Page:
“The esteemed president and company were on their way back on board some helicopters and one of the helicopters was forced to make a hard landing due to the bad weather and fog,” Iran’s interior minister, Ahmad Vahidi, said in comments aired on state TV. “Various rescue teams are on their way to the region, but because of the poor weather and fogginess, it might take time for them to reach the helicopter.

“The region is a bit [rugged] and it’s difficult to make contact. We are waiting for rescue teams to reach the landing site and give us more information.”

Raisi ad been in Azerbaijan early on Sunday to inaugurate a dam with the country’s president, Ilham Aliyev. The dam is the third that the two nations have built on the Aras River. The visit came despite chilly relations between the two nations, including over a gun attack on Azerbaijan’s embassy in Tehran in 2023, and Azerbaijan’s diplomatic relations with Israel, which Iran’s Shia theocracy views as its main enemy in the region.

Iran owns a number of helicopters, but international sanctions make it difficult to obtain parts for them. Most of its military air fleet pre-dates the 1979 Islamic Revolution.

The incident was initially reported as a “hard landing” but later described as a crash.

Countries in the region sent their well-wishes and offers of support, including Iraq and Qatar, but also Saudi Arabia, which has long been a regional foe. The Saudi foreign ministry was following reports about the crash with “great concern”, the country’s state news agency reported.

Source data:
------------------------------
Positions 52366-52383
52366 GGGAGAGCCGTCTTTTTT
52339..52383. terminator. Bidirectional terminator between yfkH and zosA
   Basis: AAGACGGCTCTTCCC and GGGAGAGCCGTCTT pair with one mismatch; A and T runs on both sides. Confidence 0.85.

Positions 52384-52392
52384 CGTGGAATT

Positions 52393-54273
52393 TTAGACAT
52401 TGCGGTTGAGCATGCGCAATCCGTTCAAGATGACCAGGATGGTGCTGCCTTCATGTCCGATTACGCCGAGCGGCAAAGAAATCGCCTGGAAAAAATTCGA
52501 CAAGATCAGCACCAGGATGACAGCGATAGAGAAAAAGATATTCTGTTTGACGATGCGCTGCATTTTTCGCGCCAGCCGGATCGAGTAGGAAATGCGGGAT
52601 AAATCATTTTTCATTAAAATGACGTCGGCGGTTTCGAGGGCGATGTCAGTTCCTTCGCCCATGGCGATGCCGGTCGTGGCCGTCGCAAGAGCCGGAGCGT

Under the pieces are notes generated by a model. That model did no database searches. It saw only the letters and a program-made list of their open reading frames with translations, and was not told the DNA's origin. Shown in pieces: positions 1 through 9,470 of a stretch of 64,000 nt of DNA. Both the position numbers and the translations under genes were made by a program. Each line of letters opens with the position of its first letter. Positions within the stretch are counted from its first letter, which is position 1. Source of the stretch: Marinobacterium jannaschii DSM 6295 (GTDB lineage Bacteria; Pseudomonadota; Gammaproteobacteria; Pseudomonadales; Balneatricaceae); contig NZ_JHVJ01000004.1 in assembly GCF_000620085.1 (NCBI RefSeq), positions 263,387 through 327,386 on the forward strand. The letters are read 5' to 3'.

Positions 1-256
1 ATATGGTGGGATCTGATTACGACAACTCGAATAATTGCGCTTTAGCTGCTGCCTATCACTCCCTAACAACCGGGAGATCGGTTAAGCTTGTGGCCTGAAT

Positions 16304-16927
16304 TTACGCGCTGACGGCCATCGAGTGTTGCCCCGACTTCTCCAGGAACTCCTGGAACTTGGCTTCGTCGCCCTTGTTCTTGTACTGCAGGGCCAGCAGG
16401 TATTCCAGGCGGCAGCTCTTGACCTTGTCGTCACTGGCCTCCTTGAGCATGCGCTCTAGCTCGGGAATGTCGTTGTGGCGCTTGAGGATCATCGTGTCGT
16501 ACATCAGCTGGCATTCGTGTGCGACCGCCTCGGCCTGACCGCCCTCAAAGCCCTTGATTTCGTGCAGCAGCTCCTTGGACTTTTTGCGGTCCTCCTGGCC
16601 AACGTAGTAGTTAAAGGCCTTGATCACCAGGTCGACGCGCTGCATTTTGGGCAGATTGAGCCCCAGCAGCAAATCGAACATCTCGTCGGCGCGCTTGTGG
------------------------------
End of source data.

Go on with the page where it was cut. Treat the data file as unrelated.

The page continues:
The Turkish president, Recep Tayyip Erdoğan, said he was saddened to hear of the accident. “I convey my best wishes to our neighbour, friend and brother Iranian people and government, and I hope to receive good news from Mr Raisi and his delegation as soon as possible,” Erdogan said in a post on social media platform X.

The EU offered emergency satellite mapping technology to help Iran with the search while a spokesperson for state department of the US, a global adversary of Iran, said: “We are closely following reports of a possible hard landing of a helicopter in Iran carrying the Iranian president and foreign minister.”

Raisi, 63, is a hardliner who formerly led the country’s judiciary. He is viewed as a protege of Iran’s supreme leader, Ayatollah Ali Khamenei, and some analysts have suggested that he could replace the 85-year-old leader.

Ebrahim Raisi
He won Iran’s 2021 presidential election, for which the turnout was the lowest in the Islamic Republic’s history. Raisi is under sanctions by the US in part over his involvement in the mass execution of thousands of political prisoners in 1988 at the end of the bloody Iran-Iraq war.

Under Raisi, Iran now enriches uranium at nearly weapons-grade levels and hampers international inspections. Iran has supplied arms to Russia in its war on Ukraine, and launched a substantial drone and missile attack on Israel. It continues to arm proxy groups in the Middle East, such as Yemen’s Houthi rebels and Lebanon’s Hezbollah.

Iran’s vice-president Mohammad Mokhber would take over presidential duties in the event of Raisi’s death, according to Iran’s constitution. Presidential elections should be arranged within 50 days, the constitution says.